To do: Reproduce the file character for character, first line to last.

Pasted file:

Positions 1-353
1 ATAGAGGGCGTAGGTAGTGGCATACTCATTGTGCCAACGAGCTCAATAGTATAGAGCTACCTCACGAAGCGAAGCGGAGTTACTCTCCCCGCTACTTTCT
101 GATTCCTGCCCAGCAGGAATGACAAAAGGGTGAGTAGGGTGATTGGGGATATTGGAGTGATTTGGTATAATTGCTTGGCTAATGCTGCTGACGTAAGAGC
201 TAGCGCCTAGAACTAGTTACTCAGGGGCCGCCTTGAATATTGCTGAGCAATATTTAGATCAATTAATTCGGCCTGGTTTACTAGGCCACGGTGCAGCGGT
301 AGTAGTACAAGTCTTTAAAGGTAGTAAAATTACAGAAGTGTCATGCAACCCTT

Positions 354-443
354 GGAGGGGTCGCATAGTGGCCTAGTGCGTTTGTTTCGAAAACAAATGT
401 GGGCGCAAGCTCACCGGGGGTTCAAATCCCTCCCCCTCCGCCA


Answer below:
Positions 1-353
1 ATAGAGGGCGTAGGTAGTGGCATACTCATTGTGCCAACGAGCTCAATAGTATAGAGCTACCTCACGAAGCGAAGCGGAGTTACTCTCCCCGCTACTTTCT
101 GATTCCTGCCCAGCAGGAATGACAAAAGGGTGAGTAGGGTGATTGGGGATATTGGAGTGATTTGGTATAATTGCTTGGCTAATGCTGCTGACGTAAGAGC
201 TAGCGCCTAGAACTAGTTACTCAGGGGCCGCCTTGAATATTGCTGAGCAATATTTAGATCAATTAATTCGGCCTGGTTTACTAGGCCACGGTGCAGCGGT
301 AGTAGTACAAGTCTTTAAAGGTAGTAAAATTACAGAAGTGTCATGCAACCCTT

Positions 354-443
354 GGAGGGGTCGCATAGTGGCCTAGTGCGTTTGTTTCGAAAACAAATGT
401 GGGCGCAAGCTCACCGGGGGTTCAAATCCCTCCCCCTCCGCCA